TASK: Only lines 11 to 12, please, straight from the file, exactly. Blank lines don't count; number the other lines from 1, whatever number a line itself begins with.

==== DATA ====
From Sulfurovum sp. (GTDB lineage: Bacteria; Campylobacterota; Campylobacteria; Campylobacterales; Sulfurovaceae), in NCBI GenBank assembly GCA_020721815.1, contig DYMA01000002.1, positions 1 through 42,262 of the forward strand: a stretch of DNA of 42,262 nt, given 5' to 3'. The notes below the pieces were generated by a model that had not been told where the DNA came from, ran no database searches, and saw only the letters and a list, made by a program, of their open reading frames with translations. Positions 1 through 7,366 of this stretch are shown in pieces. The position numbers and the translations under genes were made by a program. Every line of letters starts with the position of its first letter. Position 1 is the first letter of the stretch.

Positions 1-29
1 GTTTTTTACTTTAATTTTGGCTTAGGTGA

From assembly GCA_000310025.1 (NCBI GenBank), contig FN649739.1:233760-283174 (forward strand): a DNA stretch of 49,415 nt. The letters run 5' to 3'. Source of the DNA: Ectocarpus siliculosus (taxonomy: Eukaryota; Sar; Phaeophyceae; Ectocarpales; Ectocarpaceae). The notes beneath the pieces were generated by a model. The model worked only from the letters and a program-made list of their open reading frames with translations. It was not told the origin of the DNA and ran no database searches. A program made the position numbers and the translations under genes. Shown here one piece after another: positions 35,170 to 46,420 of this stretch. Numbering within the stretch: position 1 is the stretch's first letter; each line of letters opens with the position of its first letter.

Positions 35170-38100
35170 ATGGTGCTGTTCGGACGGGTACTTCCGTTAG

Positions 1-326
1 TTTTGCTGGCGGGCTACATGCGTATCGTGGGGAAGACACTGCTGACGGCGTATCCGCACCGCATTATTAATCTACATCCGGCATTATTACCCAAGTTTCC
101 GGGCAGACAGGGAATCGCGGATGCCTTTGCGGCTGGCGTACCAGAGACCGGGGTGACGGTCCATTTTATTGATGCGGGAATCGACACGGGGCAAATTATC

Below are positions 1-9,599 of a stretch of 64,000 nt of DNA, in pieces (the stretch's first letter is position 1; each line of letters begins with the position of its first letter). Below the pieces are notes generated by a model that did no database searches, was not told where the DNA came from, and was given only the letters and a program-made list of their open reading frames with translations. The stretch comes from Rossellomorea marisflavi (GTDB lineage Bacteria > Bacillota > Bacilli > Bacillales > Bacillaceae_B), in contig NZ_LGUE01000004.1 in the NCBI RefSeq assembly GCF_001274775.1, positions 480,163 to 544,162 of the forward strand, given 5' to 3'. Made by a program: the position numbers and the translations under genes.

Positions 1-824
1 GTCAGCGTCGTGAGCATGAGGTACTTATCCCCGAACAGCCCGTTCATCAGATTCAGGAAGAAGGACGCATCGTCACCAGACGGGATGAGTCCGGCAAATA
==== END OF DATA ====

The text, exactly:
Positions 1-824
1 GTCAGCGTCGTGAGCATGAGGTACTTATCCCCGAACAGCCCGTTCATCAGATTCAGGAAGAAGGACGCATCGTCACCAGACGGGATGAGTCCGGCAAATA